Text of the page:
CO2 Emissions Data In Arctic Winter May Not Be As Accurate As Hoped

NASA study calls for better data

Brutal winter conditions may be may be keeping scientists from gathering the best data on the flow and impact of carbon emissions in the Arctic.

A new study out from NASA’s Jet Propulsion Laboratory shows that 90 percent of the satellite and airborne data collected on carbon dioxide emissions in the Arctic actually come from other parts of the globe.

That means scientists aren’t getting a good read on how much carbon plants and soil are producing and consuming in the Arctic. These factors play a big role, especially in the summer when many plants are taking in carbon dioxide from the atmosphere, and melting permafrost is releasing carbon dioxide into the atmosphere.

Permafrost locks up large amounts of carbon dioxide and other greenhouse gases. As the temperatures warm, more permafrost melts and more emissions are released. This creates a positive feedback loop, where more melting causes more emissions which, in turn, cause more melting — a dangerous cycle.

Scientists are able to get more and better data in the summer months, when it is easier to access remote locations. The dearth of data is in the winter, when weather conditions become harder to deal with, and more data has to be taken remotely, like from satellites. This data isn’t as accurate as data taken on the spot.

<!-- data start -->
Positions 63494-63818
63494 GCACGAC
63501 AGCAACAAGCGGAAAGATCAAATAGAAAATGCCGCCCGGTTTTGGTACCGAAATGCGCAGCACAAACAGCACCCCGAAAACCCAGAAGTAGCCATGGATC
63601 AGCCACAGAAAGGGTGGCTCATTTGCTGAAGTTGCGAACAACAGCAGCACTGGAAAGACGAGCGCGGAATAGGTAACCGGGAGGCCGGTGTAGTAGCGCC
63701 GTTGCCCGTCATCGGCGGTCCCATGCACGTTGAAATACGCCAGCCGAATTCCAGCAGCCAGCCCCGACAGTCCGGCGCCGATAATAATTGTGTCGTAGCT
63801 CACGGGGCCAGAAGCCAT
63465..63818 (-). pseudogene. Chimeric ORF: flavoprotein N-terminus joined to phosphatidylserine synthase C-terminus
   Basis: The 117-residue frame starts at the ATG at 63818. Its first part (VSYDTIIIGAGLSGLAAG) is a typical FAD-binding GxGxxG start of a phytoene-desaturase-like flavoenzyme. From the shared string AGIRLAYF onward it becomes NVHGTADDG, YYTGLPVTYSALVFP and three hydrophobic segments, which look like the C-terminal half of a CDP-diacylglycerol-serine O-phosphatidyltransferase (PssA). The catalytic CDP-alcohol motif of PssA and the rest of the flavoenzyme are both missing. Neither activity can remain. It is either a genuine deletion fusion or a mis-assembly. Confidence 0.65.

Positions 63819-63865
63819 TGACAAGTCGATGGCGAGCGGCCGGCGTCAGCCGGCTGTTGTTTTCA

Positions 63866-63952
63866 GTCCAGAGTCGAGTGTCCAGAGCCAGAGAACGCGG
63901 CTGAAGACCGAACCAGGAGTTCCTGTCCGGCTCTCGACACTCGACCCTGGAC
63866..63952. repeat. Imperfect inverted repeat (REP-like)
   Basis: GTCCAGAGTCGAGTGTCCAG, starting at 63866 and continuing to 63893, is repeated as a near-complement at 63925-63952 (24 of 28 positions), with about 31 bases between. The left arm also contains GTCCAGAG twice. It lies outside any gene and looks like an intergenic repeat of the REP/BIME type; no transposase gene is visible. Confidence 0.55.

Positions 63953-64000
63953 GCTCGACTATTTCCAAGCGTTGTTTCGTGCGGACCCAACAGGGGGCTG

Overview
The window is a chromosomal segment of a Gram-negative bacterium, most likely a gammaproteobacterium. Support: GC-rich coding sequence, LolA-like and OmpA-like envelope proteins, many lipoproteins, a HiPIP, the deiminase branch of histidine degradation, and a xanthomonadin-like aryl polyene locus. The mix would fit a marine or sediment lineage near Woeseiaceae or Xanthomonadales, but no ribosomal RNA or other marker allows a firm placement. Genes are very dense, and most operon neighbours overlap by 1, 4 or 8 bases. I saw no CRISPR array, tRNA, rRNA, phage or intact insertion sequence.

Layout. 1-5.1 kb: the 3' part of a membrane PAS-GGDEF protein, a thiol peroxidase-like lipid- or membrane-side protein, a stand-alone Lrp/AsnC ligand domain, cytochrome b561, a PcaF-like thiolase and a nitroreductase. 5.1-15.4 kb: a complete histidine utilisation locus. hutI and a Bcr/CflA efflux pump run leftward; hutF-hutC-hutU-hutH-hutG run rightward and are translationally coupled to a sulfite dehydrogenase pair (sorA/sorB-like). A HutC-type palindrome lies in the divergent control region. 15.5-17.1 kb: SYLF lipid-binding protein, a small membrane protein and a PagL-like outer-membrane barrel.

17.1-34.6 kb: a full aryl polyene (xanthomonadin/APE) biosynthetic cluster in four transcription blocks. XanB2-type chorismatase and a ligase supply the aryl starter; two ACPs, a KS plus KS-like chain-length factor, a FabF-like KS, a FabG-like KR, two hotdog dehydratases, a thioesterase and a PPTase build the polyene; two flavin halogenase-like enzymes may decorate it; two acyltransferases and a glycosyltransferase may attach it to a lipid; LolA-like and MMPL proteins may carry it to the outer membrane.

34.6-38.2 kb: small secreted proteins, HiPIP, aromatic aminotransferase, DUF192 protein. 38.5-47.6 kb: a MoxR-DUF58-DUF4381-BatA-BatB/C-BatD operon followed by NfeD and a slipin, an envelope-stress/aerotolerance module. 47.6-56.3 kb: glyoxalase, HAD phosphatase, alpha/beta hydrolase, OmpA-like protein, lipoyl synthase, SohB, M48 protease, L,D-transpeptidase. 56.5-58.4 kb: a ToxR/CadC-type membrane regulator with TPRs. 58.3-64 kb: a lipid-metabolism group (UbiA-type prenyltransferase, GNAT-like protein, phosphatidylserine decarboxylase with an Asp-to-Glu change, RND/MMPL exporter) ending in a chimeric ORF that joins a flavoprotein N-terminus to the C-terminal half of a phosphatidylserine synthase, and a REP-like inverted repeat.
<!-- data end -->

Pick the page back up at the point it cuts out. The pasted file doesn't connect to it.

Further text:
The researchers found their estimates by conducting climate modeling of data from the NASA’s Carbon in Arctic Reservoirs Vulnerability Experiment, the National Oceanic and Atmospheric Administration’s Global Greenhouse Gas Reference Network, and the Japanese Greenhouse Gas Observing Satellite.

The researchers say that it is increasingly important to collect more low-level atmospheric data, to closely monitor the growing amount of melting permafrost. As climate change progresses, more and more ground is either frozen for shorter periods of time or no longer permanently frozen.

“We know [the Arctic] has the potential to change through warming and permafrost thaw, and those changes would have global impacts,” said lead researcher Nicholas Parazoo said in a statement. “We want to have the scientific capability to measure and interpret those changes when and if they happen. Our results suggest we can use aircraft data to detect those changes in as little as 30 years.”